Celia: And that's right and then you never know you know, they got us you know, start saying things like, oh, you know, I don't want to do writing because I don't like writing or I don't want to do reading because I don't like reading, you always have to give that a little bit of a push and say, you know, let's give it a go. And, you know, I'm here for support. But you know, let's be there and be involved.


Angela: I love that. Let's be there. Let's be involved. And if that's not a quotable, quote. Tell me about the work that you're doing with the girls. So, you know, that was something that really struck me with you. Yeah, that sense of community of bringing young girls together, you know, I have a young girl myself. And I see a lot now that there's this real desire for girls to either be all in or not in at all. And really missing out on like I said, I was really involved in sport. And it wasn't just the physical development side of things that I loved. But I've made some lifelong friends through sport and really good connections. And, you know, people actually, it's really funny. One of the schools, a little side tangent here, that I work in, I was in the staff room, walked in, and I looked at a lady, and I was like, I know that face. And I was thinking, oh, this is a bit awkward. Don't have I met them recently haven’t I and said, I noticed she had a hockey shirt on. And I thought, oh, she plays hockey, I played hockey, you know, for 20 years. And I'm thinking, how do I know her? Long story short, we found out we both played in the under 16 in New South Wales State team together, she was down at Goulburn. And you know, I was up in Newcastle in New South Wales. And here we are all these years down the track. And we've struck up a friendship again. And, you know, it was a beautiful thing. And I look at that, and I think sport is more it can be so much more around just the physical development. Are you finding that with the girls that you're bringing together through Fit Groms that it's actually the social connection part that's really a benefit for them?


Celia: Yeah, it's a huge part. And I say to the girls, when we meet up, you know, a big part of Fit Groms is movement, but also mindfulness. But it's when we sit down together in a big circle, and we connect, and I can already see, you know, I think fifth week in the girls connecting more, and also, they're just so open and willing to share their experiences, because I suppose I've created and they've created not just me that space of trust. And that's so important for young girls to feel safe and supported. And also, just to be heard too, even if we don't know all the answers, and we don't, you know, know all the answers of being an adult and giving the right advice to the girls that it's really important for them to just be heard and, and to sort of help them along the right way and make the right decisions.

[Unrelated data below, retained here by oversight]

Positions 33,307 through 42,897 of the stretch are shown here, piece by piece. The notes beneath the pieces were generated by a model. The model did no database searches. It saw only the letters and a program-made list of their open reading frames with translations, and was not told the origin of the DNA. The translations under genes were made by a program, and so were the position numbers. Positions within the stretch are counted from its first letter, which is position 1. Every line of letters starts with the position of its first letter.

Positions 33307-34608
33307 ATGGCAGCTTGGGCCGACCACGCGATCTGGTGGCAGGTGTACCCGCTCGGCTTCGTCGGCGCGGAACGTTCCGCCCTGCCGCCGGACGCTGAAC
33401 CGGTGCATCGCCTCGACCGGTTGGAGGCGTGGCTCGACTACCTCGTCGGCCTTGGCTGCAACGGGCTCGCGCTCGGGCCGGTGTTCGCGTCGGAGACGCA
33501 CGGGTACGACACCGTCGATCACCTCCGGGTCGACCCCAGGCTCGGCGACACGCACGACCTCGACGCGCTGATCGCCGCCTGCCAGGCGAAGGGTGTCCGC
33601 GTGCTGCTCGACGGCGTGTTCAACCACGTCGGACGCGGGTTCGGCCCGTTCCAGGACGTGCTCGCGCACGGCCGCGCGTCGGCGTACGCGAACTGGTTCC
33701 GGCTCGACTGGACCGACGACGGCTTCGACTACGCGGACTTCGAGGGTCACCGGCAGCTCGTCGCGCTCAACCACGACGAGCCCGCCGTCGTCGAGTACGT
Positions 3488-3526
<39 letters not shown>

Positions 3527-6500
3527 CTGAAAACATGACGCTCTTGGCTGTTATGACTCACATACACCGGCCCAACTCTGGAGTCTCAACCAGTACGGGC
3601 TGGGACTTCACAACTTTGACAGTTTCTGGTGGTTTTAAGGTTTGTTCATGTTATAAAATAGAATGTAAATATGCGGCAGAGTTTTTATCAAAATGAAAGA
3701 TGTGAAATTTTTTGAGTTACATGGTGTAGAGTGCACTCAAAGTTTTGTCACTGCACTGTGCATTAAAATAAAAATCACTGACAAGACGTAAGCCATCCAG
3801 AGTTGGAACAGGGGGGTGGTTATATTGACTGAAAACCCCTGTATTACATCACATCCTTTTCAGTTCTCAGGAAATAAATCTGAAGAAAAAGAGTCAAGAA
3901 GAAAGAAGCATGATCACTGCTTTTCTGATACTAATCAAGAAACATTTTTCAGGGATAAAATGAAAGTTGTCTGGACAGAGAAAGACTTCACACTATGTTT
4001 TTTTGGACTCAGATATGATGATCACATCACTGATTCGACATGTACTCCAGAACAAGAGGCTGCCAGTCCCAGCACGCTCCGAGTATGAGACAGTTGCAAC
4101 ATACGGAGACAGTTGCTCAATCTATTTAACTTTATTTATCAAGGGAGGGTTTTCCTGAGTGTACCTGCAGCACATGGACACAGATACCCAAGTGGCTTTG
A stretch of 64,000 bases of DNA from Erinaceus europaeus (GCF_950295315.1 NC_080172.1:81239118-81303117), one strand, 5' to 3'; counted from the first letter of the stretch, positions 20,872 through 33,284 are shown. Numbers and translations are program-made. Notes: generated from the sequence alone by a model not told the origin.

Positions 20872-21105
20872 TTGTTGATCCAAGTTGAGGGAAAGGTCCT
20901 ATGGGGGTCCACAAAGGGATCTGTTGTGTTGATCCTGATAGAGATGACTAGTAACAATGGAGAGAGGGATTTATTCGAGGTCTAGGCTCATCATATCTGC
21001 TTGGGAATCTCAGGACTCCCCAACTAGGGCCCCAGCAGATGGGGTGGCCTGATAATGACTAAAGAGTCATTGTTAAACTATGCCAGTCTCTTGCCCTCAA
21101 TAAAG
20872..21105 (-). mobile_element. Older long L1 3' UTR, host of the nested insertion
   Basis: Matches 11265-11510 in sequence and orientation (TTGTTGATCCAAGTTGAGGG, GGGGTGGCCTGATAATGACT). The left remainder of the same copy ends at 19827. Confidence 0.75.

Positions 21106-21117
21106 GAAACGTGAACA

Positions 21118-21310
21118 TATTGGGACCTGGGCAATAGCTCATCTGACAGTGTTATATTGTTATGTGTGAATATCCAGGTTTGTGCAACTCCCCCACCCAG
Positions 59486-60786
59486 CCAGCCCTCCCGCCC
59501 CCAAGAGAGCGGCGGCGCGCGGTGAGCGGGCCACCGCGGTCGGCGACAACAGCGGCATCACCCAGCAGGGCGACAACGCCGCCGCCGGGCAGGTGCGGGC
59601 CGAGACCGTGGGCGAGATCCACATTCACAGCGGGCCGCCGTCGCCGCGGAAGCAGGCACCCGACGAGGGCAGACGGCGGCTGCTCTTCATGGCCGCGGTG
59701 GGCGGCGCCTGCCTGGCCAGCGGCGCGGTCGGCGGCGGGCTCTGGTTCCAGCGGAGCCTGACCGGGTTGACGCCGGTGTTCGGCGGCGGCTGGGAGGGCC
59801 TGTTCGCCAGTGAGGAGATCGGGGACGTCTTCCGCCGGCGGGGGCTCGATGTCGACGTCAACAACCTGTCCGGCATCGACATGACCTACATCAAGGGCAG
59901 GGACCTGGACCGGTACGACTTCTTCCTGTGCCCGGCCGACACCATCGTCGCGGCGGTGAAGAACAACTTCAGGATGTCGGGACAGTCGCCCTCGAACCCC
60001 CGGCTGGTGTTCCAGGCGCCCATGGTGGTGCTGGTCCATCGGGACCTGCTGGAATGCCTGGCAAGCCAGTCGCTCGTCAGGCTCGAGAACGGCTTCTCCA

Angela: So, what about you mentioned mindfulness as a part? Now I know for me growing up, no way would all have I ever even thought of mindfulness. You know, I never would have even thought that that was important. But young girls are aware of this now. And why do you think that there's been this change for girls and being aware of the importance of mindfulness and how to do it?


Celia: I definitely think it's like a word that's definitely pushed out within the media and society a lot more now. So you know, we talk about that at school for the children. And there's lots of different ways that I suppose kids meditate or do mindfulness at schools and the different programs. And I suppose, as a teacher, I've seen the benefits too and also myself have seen the benefits of being mindful and practicing meditation. So yeah, I think that's a really great opportunity to teach girls to sort of step inwards. And yesterday, I actually said to the girls, we're up at Cabarita Headland. And it's a beautiful, obviously, space and a beautiful book out. And I just said, have any of you thought about your breath today? Sort of like, What do you mean? And like, I know, it's crazy, isn't it, but just think about what's your breath like, and they first of all, just sort of sat back and took a breath, and you could just sort of see them all, like, just calm that little bit and just go that little bit inwards, which is hard to do, when there's so many things going on in our lives, especially for myself as an adult, you know, your minds ticking all the time, but especially for a girl going through so many changes with their peers, so many pressures with their peers, body changes, school pressure, you know, family pressure, and it's just a really nice time for them to start learning the strategies to be a strong and empowered girl.


Angela: You mentioned the pressures, this is something that I'm definitely interested in is the pressures that young kids are facing, which is why I've created this podcast so that we can shed a light on what some of those issues are, what are you finding in your role as a teacher but also through Fit Groms? What are some of those issues that you know, parents may not be aware of?